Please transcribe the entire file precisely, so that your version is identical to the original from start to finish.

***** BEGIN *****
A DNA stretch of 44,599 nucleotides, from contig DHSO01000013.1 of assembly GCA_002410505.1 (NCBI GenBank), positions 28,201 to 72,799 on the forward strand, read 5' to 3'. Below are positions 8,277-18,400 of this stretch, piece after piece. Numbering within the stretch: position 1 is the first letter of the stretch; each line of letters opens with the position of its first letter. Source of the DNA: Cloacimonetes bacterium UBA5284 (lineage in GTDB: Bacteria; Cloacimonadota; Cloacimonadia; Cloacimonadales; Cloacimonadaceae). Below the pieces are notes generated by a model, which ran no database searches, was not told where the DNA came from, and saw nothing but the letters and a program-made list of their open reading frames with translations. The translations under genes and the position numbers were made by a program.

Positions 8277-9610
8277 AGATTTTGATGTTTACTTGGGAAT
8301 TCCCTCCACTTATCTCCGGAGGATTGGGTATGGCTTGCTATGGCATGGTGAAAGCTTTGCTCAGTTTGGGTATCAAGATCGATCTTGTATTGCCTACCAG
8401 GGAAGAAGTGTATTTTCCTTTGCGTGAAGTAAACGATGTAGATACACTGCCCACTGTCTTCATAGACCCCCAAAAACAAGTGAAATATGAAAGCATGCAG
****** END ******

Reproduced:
A DNA stretch of 44,599 nucleotides, from contig DHSO01000013.1 of assembly GCA_002410505.1 (NCBI GenBank), positions 28,201 to 72,799 on the forward strand, read 5' to 3'. Below are positions 8,277-18,400 of this stretch, piece after piece. Numbering within the stretch: position 1 is the first letter of the stretch; each line of letters opens with the position of its first letter. Source of the DNA: Cloacimonetes bacterium UBA5284 (lineage in GTDB: Bacteria; Cloacimonadota; Cloacimonadia; Cloacimonadales; Cloacimonadaceae). Below the pieces are notes generated by a model, which ran no database searches, was not told where the DNA came from, and saw nothing but the letters and a program-made list of their open reading frames with translations. The translations under genes and the position numbers were made by a program.

Positions 8277-9610
8277 AGATTTTGATGTTTACTTGGGAAT
8301 TCCCTCCACTTATCTCCGGAGGATTGGGTATGGCTTGCTATGGCATGGTGAAAGCTTTGCTCAGTTTGGGTATCAAGATCGATCTTGTATTGCCTACCAG
8401 GGAAGAAGTGTATTTTCCTTTGCGTGAAGTAAACGATGTAGATACACTGCCCACTGTCTTCATAGACCCCCAAAAACAAGTGAAATATGAAAGCATGCAG